The first example is Apple’s new “Warrant Canary” clause. It works like this: there’s a section in their periodically-released transparency report that states very clearly that
Apple has never received an order under Section 215 of the USA Patriot Act. We would expect to challenge such an order if served on us.
This report is re-issued periodically. Apple may receive a gag-protected demand for user data at some point, and not be able to say anything about it, but if this happens we can expect this clause to vanish from future transparency disclosures. If it’s gone, Big Brother came calling.
The even better example is how furious and enraged Google’s security team is about the disclosure that the NSA was listening on their internal traffic. As a result, they’ve encrypted every bit of that traffic, which renders the NSA’s taps worthless:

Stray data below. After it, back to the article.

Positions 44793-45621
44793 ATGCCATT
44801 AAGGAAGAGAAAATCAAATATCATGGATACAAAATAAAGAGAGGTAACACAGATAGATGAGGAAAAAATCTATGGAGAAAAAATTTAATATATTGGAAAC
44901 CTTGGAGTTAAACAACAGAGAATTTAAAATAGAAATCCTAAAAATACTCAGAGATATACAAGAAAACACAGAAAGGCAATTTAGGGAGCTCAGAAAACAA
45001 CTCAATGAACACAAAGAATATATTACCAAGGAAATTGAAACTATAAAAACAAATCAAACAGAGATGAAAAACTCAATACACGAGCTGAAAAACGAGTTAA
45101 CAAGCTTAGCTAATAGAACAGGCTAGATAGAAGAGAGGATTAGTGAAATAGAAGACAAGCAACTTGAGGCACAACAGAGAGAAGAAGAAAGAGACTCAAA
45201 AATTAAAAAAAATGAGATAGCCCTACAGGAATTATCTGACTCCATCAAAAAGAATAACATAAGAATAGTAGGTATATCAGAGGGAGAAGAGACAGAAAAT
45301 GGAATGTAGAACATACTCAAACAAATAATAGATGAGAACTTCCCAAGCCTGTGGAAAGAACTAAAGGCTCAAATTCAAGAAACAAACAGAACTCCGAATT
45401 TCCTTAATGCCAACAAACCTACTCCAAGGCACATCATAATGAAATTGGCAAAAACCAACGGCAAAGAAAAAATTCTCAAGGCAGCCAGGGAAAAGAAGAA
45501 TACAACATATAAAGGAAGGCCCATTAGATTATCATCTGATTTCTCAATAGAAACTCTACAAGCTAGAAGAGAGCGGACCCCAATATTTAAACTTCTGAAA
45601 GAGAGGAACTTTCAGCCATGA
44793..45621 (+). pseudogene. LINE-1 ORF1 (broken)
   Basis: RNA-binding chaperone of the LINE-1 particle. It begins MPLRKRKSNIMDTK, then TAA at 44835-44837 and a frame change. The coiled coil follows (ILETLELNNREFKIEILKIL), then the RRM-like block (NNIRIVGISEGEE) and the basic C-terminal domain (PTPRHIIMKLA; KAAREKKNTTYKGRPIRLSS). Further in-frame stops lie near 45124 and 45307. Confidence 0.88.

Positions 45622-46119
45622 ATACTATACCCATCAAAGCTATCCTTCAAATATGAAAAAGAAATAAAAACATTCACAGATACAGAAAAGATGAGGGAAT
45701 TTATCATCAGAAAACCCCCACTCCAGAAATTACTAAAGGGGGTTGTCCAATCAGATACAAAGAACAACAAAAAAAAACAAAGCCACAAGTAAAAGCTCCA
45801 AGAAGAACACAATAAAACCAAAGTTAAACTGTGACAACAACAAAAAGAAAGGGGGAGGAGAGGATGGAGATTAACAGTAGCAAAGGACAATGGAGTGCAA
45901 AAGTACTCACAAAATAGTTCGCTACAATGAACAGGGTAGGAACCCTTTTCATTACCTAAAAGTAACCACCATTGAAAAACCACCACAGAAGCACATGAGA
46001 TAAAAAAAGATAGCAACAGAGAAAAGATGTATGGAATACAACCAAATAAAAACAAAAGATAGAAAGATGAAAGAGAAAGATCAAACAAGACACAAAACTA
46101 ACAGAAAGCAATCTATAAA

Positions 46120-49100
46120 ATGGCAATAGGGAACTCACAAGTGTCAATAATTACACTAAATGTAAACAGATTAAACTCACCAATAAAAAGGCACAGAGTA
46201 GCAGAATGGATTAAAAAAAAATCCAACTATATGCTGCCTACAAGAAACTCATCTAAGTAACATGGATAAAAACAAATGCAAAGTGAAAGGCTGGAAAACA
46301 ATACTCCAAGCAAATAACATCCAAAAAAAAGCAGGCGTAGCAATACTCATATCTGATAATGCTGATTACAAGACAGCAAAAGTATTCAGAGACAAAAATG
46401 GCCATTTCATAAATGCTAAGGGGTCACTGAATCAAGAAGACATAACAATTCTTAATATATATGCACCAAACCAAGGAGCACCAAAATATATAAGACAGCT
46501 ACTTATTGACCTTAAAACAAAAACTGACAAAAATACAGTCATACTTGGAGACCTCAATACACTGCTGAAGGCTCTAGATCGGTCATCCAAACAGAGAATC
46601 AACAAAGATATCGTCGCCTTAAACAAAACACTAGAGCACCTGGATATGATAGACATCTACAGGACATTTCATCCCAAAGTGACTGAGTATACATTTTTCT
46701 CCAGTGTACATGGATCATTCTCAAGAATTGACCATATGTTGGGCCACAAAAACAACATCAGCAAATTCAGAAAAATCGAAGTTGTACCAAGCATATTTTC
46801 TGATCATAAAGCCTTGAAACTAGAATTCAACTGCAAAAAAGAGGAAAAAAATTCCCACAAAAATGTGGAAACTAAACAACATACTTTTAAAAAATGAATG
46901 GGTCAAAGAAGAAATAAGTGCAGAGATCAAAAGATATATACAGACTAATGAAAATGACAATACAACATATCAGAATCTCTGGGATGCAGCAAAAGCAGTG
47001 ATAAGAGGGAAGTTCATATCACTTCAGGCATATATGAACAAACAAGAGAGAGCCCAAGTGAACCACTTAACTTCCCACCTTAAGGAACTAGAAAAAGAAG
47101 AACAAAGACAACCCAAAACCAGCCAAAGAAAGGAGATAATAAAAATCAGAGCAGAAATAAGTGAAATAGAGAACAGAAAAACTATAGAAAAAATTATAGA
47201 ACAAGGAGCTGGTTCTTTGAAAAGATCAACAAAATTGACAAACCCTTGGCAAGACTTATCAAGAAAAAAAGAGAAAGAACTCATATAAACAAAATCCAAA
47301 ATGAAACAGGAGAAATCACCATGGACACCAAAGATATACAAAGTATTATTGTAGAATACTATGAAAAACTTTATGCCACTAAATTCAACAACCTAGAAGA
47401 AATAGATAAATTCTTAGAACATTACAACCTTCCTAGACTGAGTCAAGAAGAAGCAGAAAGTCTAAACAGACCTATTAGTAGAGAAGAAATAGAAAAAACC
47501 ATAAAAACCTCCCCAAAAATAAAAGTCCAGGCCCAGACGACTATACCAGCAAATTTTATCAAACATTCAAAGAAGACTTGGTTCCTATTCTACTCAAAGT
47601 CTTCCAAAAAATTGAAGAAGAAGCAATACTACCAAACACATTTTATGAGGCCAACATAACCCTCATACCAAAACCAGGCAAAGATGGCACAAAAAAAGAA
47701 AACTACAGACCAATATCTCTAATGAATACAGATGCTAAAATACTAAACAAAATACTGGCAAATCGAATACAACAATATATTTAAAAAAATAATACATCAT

We designed this system to keep criminals out. There’s no ambiguity here. The warrant system with skeptical judges, paths for appeal, and rules of evidence was built from centuries of hard won experience. When it works, it represents as good a balance as we’ve got between the need to restrain the state and the need to keep crime in check. Bypassing that system is illegal for a good reason.
Unfortunately we live in a world where all too often, laws are for the little people. Nobody at GCHQ or the NSA will ever stand before a judge and answer for this industrial-scale subversion of the judicial process. In the absence of working law enforcement, we therefore do what internet engineers have always done – build more secure software. The traffic shown in the slides below is now all encrypted and the work the NSA/GCHQ staff did on understanding it, ruined.
Thank GOD for Snowden’s disclosures.